I want to make an official request of ESG regulators and the ESG community.
I have spent more than 10 years building ESG ratings and analyses for investors. Not in that everyone is an ESG expert these days way; no, more in the wouldn’t it be cool if we built a model that disrupts capital markets? kind of mad-science way. I joined the Innovest team as they assimilated into MSCI ESG and we built all sorts of crazy interesting models. After about 10 years, I left what became the market machine for ESG to go back to building weird stuff. Stuff like the first at-scale ESG risk models in private markets, ESG for collateralized loan obligations, analytics around board members, stakeholders risk models – stuff you can mention at parties and people generally say, “oh, that doesn’t seem like finance – that’s cool.”
I should say up front: this is my comfort zone. The wilderness where there is limited data but a vision for what you want to measure, whether it’s the carbon cost of an airplane ticket or a dividend paid to community stakeholders. Maybe this is why the regulation of ESG and the constant calls by ESG users to “standardize” and “align” and “identify the proper metrics” are unnerving. Or maybe I find it unnerving for a totally different reason: it suggests that, after more than 12 years in ESG, no one knows what the hell it is.
The qualitative nature of the sell-side ratings (and how we use them) hits absurd heights, too. Cao, Guan, Li and Yang found in Chinese markets that the “beauty” of the analysts was positively correlated with better access to information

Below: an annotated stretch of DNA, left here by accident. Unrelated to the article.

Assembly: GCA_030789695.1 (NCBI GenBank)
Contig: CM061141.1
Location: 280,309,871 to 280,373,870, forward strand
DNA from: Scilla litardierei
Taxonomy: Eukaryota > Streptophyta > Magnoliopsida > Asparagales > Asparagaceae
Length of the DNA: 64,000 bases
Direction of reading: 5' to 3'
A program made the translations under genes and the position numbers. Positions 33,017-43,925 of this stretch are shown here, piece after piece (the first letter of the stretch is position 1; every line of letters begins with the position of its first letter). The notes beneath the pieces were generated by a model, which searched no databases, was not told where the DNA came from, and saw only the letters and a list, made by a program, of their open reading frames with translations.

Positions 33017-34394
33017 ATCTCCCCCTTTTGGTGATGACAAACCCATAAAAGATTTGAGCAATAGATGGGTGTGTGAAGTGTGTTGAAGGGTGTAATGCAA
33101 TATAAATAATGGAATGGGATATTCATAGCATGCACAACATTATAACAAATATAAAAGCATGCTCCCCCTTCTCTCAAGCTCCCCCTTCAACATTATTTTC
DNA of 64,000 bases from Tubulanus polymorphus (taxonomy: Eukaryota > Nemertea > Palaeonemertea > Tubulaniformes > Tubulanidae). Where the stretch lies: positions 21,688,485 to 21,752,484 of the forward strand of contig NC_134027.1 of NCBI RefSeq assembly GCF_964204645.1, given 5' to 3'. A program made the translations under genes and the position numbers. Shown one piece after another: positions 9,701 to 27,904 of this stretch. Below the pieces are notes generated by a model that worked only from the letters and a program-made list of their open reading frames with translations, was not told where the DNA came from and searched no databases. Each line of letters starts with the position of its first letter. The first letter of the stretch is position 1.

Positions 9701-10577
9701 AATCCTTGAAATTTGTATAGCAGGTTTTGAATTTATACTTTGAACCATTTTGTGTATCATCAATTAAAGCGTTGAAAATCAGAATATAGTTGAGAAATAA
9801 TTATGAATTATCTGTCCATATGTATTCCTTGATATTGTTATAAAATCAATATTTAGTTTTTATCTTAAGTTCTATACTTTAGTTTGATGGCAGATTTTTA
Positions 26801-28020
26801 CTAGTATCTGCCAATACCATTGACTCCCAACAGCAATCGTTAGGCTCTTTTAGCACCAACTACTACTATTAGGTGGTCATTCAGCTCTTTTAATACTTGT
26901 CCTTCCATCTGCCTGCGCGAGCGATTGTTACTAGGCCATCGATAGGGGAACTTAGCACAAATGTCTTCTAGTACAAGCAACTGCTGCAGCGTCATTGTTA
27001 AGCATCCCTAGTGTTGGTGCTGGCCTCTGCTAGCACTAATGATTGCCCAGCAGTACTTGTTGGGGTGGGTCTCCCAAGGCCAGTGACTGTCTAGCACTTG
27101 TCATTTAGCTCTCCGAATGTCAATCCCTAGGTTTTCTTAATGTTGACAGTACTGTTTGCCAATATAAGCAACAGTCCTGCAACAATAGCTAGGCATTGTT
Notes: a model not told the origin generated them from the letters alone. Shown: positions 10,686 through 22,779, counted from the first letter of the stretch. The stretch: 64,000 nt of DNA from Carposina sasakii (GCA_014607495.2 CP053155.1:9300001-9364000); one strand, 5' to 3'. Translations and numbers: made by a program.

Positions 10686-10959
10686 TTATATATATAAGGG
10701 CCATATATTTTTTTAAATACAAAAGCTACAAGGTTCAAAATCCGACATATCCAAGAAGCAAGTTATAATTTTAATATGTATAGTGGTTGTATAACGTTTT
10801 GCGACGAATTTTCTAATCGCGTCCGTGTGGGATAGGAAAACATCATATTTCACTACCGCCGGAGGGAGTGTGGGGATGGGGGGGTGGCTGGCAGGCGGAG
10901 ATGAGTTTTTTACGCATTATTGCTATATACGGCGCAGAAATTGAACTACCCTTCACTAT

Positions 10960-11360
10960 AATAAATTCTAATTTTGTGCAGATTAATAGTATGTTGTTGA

ESG data feels very, very new. While the pursuit of ESG data might be 3,000 years old, driven by religious institutions, its modern organization is only a few decades old. New or old, finance is an information economy – even the first incarnation of credit ratings from the Mercantile Agency included data on marital status, infidelities and religious beliefs. If ever there was a community primed for new data, it should be us.
Or maybe not. Specialization has left finance without adaptability – new data is unusable until there’s a textbook, a standard, or a codified method. Investors have a simple cognitive bias called functional fixation. And it isn’t new.
Functional fixation is the human instinct to do things the way they’ve always been done. Reject the new, the variable, and stick with tried and true. George May, the chair of the group that helped formalize GAAP accounting in the United States as part of the Securities and Exchange Act of 1934, was surprised even at the time how financially educated colleagues largely thought of only one way to value a company. “We accountants know how varied are the methods commonly and legitimately employed, how great the effect of a difference of methods on the earnings of a particular period may be…”, he said. For years, it was the rejection of ESG data and ratings altogether. ESG ratings becoming mainstream means having the comfort of knowing that all ESG ratings of Tesla are the same. It means keeping things sane – no crazy new data sets, no weird variability, just sticking with the things we know work. Just like the sell-side.